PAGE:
TCS Daily

Give a Hoot, Don't (Call It) "Pollute"

By Robert C. Balling - July 17, 2006 12:00 AM

This summer is only half over and already we have been treated to the film "Too Hot Not To Handle," Al Gore's "An Inconvenient Truth," as well as the news that the Supreme Court will get involved in the question of whether carbon dioxide (CO2) should be considered a pollutant under the Clean Air Act. In an attempt to reinforce the idea that CO2 is a pollutant, Gore and others often speak of "CO2 pollution" in the global atmosphere.

Before you train yourself to add the "p" word to your CO2 vocabulary, consider the following very convenient facts about this rather important constituent of atmospheric chemistry:

1. CO2 comes from the Earth itself. The gas is produced naturally by hot spots in the crust that we see as volcanoes or fissures under the sea. The outgassing from the crust has occurred throughout the Earth's five billion year history and continues to this day. Had you visited the Earth 3.5 billion years ago, you would have found atmospheric concentrations of CO2 around 70,000 parts per million (ppm) as opposed to the current value near 378 ppm. Over most of the history of the Earth, CO2 levels were very much higher than the level we see today.

2. Obviously, something must have happened to reduce the levels of CO2 from the large values seen billions of years ago. As it turns out, CO2 combines with water in the atmosphere to form carbonic acid, and this naturally-occurring slightly acidic rainfall reacts chemically with silicates that make up the Earth's crust. At the timescale of billions of years, CO2 fluctuated enormously with changes in the temperature of the Earth (and the oceans), the amount of land surface exposed to weathering, and geological activity.

3. The CO2 story became even more complex as life evolved in the oceans. Creatures in the seas cleverly produced calcium carbonate shells from ions that were once floating around the atmosphere as CO2. As the shells rained to the seafloor bottom, the CO2 basically had been taken from the atmosphere and deposited as rock layers beneath the sea. Earth's ecosystem drew down the CO2 levels to a few thousand parts per million.

4. Around one half billion years ago, a new player emerged in the CO2 budget of the atmosphere. By that time, the ozone layer was sufficiently developed to block out much of the ultraviolet radiation from the Sun, and at long last, the vascular land plants spread throughout the Earth. In case you have forgotten your basic biology, plants survive via photosynthesis -- they are able to take CO2 from the atmosphere, build their mass, and release oxygen. You guessed it -- animals evolved to eat the plants, and gloriously, the animals breathe in oxygen and give out CO2.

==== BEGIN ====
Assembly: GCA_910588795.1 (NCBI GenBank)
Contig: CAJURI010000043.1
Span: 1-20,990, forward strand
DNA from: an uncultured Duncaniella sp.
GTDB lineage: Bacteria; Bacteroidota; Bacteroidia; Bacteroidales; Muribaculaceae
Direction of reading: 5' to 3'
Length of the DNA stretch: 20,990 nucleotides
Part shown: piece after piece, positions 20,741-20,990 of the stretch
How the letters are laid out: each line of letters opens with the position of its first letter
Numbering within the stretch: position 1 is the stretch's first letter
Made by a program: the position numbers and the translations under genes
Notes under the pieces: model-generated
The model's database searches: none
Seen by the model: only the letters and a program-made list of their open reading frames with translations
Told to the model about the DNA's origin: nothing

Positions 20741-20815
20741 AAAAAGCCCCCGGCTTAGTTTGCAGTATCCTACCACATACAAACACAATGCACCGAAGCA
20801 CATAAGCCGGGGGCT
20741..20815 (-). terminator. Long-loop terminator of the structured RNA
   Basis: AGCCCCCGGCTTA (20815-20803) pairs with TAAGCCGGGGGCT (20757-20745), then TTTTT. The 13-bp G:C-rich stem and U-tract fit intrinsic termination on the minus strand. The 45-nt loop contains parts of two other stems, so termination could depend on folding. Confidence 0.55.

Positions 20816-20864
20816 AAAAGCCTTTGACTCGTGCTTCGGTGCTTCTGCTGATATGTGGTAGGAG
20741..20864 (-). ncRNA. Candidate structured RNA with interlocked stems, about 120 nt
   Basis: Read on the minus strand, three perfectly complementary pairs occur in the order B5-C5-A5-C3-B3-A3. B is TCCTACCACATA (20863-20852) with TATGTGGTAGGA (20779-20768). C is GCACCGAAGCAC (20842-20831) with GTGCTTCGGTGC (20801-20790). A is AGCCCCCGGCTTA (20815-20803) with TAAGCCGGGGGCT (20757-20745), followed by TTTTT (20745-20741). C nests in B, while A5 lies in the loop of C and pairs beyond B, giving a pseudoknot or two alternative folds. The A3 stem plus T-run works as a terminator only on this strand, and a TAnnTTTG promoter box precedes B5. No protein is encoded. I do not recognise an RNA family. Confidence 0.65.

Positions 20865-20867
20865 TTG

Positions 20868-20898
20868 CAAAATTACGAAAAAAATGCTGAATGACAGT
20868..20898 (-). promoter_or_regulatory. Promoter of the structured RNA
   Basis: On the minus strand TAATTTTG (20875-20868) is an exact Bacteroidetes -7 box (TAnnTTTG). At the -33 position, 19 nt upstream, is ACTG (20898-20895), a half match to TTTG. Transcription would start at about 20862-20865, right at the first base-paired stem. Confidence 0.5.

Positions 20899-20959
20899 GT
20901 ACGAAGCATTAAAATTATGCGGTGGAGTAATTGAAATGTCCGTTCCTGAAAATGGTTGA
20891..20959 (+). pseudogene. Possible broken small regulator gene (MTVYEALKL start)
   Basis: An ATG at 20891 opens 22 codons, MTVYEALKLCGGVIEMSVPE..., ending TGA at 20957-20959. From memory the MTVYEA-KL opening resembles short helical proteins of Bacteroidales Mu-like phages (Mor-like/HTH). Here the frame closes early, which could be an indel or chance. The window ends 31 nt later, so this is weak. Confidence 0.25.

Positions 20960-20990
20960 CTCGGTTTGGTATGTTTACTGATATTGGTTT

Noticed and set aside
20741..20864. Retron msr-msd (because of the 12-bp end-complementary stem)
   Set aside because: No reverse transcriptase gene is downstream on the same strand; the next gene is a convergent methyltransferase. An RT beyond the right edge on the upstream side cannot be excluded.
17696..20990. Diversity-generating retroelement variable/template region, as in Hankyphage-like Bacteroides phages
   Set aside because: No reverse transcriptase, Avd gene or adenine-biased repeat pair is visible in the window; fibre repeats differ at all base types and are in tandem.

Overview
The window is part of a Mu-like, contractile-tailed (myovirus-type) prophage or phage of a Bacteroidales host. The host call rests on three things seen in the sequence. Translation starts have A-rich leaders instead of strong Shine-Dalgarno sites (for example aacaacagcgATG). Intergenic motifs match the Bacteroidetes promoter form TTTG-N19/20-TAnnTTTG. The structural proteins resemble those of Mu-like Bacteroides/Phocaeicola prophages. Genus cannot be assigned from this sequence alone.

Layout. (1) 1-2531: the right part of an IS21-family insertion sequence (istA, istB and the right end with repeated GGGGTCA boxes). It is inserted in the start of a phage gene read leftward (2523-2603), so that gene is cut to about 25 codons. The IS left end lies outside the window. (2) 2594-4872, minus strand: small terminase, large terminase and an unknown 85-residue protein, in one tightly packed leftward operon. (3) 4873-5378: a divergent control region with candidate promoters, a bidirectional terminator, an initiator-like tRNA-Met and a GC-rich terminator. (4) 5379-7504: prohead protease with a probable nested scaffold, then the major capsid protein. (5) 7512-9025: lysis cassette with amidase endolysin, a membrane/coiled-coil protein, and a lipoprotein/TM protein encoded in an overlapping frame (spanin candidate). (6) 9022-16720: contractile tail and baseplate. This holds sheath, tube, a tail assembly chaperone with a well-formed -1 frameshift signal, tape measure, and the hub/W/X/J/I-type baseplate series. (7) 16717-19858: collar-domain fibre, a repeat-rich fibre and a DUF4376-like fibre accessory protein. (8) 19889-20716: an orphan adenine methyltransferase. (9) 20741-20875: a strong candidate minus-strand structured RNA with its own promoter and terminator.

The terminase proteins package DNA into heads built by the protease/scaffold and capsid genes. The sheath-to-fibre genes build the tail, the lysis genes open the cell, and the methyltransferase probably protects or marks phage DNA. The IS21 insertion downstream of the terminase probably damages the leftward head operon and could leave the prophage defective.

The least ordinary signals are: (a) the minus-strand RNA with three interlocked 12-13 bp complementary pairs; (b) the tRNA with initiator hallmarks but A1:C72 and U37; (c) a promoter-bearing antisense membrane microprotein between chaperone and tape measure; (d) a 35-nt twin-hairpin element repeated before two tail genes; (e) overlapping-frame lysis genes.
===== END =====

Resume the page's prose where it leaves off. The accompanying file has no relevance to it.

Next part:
5. Atmospheric CO2 continued to fluctuate, largely due to the changes in the temperature of the Earth. During glacial times, often forced by changes in the Earth's orbit, the oceans would hold more CO2, and the atmospheric levels of the gas would fall. During the most recent glaciation (the one that ended around 12,500 years ago), atmospheric CO2 levels dropped to under 200 ppm which is perilously close to the 100 ppm level below which plants would no longer be capable of photosynthesis and the global ecosystem would suffocate. If someone is concerned about dangerous levels of atmospheric CO2, going low is far more dangerous than going high! As the Earth warmed following the end of the most recent glaciation, atmospheric CO2 levels moved up to around 250 ppm.

6. In just the right circumstances (e.g., swamps with little oxygen in the water), plants can die but not decay. They can be buried by geological processes and ultimately form coal, oil, and natural gas. As fate would have it, there were many such swamps in the past, and many plants were converted into fossil fuels. Humans evolved, discovered the various fossil fuels, and burned them to produce energy. Industrialization hit the streets, humans enormously increased their burning of fossil fuels, and CO2 levels are up to around 387 ppm, and the concentrations are on the rise.

7. Plants all over the planet evolved when atmospheric CO2 levels were very much higher than what we have today. Literally thousands of biological experiments show that when atmospheric CO2 levels increase, plants grow faster, bigger, more resistant to any number of stresses, and far more water-use efficient. In many ways, plants must feel like they are going home to a world in which they evolved with CO2 levels up to ten times what we have today. In order to make CO2 more sinister, claims are made that ragweed and poison ivy will grow more vigorously in the future, and indeed they will. But so will every tree in the forest, grasses in our rangelands, and every agricultural crop.

There is no doubt that CO2 is a greenhouse gas, and holding everything else constant, elevated CO2 will act to warm the Earth. But as we see in the CO2 story, the levels of this gas have fluctuated enormously over the history of the Earth, and the ecosystems of the planet have evolved to cope with these variations. To suddenly label CO2 as a "pollutant" is a disservice to a gas that has played an enormous role in the development and sustainability of all life on this wonderful Earth. The Supreme Court ruling will be interesting, but Mother Earth has clearly ruled that CO2 is not a pollutant.

Dr. Robert C. Balling Jr. is a professor in the climatology program at Arizona State University, specializing in climate change and the greenhouse effect.



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